• Gonorrhoea
  • Syphilis
  • HIV [5]

Not everyone who has a sexually transmitted infection has symptoms: two thirds of women with chlamydia don’t notice any symptoms, for example [6].

Sometimes these don’t appear for weeks or months and sometimes they go away, but you can still have the infection and pass it on to someone else.

What STI symptoms should I look out for?

Symptoms that may be related to an STI and should be investigated include vaginal discharge, pain when passing urine, blisters and sores around the genitals, abnormal vaginal bleeding (such as bleeding between periods, or bleeding after sex).

In addition, women who are sexually active can acquire the human papillomavirus (HPV). HPV can increase the risk of genital warts, and abnormal changes in the cells that can sometimes turn into cancer, including cervical cancer. Cervical screening, or smear tests, check for high-risk types of HPV, so it’s important to keep up to date with your screening appointments.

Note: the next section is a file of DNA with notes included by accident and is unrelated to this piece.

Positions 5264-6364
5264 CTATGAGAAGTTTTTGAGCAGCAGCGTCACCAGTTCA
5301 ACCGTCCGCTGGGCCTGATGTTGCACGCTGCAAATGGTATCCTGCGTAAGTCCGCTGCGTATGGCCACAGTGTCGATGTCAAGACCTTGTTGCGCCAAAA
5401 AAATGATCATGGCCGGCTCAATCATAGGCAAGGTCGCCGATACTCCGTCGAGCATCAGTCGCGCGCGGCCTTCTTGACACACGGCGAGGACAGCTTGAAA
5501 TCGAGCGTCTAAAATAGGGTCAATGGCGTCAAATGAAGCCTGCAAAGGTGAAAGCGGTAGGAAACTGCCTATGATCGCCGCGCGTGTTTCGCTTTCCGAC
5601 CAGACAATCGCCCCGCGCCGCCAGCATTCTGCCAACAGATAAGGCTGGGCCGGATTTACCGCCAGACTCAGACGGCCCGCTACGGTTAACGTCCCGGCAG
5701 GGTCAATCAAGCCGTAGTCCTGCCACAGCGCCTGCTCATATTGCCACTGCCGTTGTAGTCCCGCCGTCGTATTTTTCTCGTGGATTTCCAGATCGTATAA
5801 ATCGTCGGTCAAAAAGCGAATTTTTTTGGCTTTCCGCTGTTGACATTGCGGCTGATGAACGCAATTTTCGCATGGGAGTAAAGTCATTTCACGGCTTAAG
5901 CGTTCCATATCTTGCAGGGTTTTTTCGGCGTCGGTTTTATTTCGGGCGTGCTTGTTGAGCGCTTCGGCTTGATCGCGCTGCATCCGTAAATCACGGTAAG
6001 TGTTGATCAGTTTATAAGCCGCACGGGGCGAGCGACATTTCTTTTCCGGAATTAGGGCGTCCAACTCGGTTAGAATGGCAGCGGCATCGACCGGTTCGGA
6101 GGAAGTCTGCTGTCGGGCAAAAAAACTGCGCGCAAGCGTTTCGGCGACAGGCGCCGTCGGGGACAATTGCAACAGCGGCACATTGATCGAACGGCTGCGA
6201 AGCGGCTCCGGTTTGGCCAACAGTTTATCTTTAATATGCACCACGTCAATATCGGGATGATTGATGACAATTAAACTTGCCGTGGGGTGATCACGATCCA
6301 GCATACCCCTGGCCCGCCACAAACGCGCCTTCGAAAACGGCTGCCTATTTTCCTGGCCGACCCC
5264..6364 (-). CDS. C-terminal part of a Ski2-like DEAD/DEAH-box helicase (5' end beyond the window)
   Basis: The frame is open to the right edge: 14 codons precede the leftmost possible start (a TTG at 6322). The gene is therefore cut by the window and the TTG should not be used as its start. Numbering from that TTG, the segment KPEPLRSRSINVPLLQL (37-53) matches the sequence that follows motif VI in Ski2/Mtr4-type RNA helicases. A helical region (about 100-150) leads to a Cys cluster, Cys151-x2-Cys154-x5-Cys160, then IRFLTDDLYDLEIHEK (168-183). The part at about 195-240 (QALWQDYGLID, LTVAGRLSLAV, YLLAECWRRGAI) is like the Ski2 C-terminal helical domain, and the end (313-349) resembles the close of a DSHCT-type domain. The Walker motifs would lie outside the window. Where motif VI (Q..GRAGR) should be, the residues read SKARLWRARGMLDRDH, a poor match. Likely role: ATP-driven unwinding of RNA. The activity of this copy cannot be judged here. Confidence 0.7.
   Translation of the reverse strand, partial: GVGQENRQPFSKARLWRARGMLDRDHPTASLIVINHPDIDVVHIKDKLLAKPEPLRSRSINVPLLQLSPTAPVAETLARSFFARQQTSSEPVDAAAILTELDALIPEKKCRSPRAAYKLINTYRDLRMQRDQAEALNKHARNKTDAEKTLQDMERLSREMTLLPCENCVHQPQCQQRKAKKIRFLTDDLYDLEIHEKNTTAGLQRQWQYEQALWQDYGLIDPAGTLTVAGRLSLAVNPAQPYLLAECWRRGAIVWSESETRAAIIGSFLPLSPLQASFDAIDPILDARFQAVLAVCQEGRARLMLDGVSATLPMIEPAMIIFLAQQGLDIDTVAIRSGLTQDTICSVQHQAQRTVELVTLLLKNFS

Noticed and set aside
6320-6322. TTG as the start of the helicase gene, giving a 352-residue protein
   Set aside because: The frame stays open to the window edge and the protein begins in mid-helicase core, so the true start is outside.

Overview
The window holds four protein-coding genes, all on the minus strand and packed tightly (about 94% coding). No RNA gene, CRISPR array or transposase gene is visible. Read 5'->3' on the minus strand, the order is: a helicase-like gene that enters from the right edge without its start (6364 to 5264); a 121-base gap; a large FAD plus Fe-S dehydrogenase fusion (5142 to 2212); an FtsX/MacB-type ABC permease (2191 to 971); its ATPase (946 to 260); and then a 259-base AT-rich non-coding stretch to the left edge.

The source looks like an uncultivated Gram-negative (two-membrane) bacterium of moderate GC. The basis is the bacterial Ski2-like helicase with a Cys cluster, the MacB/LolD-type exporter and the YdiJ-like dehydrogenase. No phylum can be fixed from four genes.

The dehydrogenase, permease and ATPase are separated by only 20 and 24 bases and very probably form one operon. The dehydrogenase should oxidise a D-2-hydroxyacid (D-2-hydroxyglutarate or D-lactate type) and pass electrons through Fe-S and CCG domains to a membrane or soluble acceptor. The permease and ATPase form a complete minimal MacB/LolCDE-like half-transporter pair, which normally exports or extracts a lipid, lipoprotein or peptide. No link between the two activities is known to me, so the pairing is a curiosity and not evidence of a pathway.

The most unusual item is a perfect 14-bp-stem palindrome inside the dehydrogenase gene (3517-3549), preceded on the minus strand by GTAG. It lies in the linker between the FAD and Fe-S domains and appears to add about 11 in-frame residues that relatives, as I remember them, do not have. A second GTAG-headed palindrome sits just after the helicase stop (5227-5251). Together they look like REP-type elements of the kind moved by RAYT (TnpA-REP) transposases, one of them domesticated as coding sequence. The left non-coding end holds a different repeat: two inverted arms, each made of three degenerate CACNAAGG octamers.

When should I be tested for an STI?

If you’re concerned you may have an STI, you should go for a check-up at a sexual health clinic as soon as you can.

You can see a GP, but they’ll likely refer you to a sexual health clinic if they think you may have an STI.

You can usually turn up without an appointment and will often get test results quicker than from the GP and you may not have to pay a prescription fee for treatment.